5 Careers For People Who Love Crime Novels

There's nothing like diving into a good crime novel. People who love them love the twists and turns and often delight in getting to the bottom of the crime before the characters in the novel do. If you read a lot of crime novels and often think you'd be better at solving mysteries than the characters in the book, why not give it a shot? Turn your passion for crime novels into a career and see if you are the hotshot you think you are when the crimes are real.

1. Polygraph Examiner

Polygraph examiners get to deal with a whole host of people -- from possible criminals to law enforcement officials going through background clearance. A polygraph examiner learns how to connect a person to the polygraph equipment and properly use it, as well as figure out what types of questions to ask the person attached to the machine. A polygraph examiner will become an expert on human behavior and in criminal cases, can help identify the perpetrator.  

2. Crime Scene Cleanup Specialist

A crime scene cleanup specialist doesn't have the most glamorous role in a crime scene investigation, but it is an important one. After the detectives are done gathering evidence and the bodies are removed, a crime scene cleanup specialist goes to work removing blood and other infectious fluids from a crime scene so that the area is safe for people to use again. People in this role don't directly help solve a crime, but they're given plenty of opportunity for speculation as they can sometimes be -- quite literally -- up to their elbows in a crime scene.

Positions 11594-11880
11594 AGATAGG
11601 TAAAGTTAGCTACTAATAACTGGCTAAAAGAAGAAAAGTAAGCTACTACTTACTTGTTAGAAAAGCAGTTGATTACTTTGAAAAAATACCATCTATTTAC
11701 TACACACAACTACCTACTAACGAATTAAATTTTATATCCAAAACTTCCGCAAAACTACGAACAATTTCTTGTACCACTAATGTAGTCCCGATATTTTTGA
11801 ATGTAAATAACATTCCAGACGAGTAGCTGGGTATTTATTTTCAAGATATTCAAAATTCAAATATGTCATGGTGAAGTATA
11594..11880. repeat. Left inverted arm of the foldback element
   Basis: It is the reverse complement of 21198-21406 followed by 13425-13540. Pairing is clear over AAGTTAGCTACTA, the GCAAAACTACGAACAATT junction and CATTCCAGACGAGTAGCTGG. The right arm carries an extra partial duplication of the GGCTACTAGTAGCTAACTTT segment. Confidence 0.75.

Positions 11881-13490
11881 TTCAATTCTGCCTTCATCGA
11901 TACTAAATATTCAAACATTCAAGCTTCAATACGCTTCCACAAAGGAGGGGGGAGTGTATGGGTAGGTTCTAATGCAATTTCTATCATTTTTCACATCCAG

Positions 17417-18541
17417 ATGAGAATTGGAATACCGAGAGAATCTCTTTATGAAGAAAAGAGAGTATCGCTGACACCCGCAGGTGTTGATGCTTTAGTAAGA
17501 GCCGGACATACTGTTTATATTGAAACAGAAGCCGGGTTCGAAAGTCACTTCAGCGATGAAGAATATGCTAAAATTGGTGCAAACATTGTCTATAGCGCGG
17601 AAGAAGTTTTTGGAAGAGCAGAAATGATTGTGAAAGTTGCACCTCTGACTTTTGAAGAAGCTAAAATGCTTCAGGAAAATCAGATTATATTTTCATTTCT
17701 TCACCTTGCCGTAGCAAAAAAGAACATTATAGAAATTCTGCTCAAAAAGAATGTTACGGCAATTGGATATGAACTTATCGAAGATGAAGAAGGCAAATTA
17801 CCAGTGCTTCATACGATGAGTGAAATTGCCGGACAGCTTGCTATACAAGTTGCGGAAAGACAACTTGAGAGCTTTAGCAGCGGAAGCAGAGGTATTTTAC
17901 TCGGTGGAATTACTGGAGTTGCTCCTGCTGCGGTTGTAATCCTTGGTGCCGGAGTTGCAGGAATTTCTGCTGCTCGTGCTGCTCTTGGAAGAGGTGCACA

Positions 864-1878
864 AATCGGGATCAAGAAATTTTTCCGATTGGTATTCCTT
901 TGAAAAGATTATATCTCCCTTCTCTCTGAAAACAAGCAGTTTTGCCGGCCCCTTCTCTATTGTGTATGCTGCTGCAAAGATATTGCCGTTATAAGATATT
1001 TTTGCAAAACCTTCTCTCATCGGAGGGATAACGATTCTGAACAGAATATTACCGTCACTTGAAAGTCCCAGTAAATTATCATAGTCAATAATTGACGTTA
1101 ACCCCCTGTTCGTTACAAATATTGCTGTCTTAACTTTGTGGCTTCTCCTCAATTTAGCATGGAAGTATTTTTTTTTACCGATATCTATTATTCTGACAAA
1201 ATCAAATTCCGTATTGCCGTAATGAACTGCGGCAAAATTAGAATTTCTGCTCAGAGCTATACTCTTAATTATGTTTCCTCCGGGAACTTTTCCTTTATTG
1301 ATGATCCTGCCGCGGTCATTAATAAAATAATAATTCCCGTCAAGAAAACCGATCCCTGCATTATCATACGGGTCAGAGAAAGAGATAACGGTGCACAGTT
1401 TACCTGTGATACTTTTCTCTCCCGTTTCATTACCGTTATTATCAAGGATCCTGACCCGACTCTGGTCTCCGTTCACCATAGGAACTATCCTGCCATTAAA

3. Blood Spatter Expert

A blood spatter expert looks at the pattern of blood at a crime scene and can determine what type of weapon was used in committing the crime, which hand the perpetrator used to hold the weapon and even the height of the person who committed the crime. All of this information can help detectives narrow down a large pool of suspects and find out whodunnit. 

4. Forensic Entomologist

Bugs can tell investigators a lot about a crime scene. They show how long a body has been dead, which helps investigators determine the time of death, and can show whether a body was moved after the person was killed. 

5. Autopsy Technician

An autopsy technician helps a pathologist gather data from a body before it's turned over to the family for burial. A technician might help the pathologist by weighing organs, taking notes during the autopsy, taking pictures of important marks on the body or collecting samples from the body. 

For more information, contact a company like CSI Cleaning Specialist Inc.

About Me

Cleaning, Washing, Sanitizing, and More: A to Z Cleaning Blogs

Hello and welcome to the internet's most engaging blog on cleaning. Here, we're going to delve into all of it. My hope is to create a huge reference of A to Z cleaning guides that cover everything from soaking food-encrusted pans, to sanitizing medical equipment, to staying on top of office clutter, to washing your clothes. My name is Kate. I'm not a professional cleaner, but I arrange a lot of cleaning. At home, I keep the house clean for my family of five -- I delegate a lot to the kids though. At work, I hire cleaners to keep our lab clean and safe -- I work in a research facility. Take a look around and enjoy. I hope these posts help you deal with your next mess in life.

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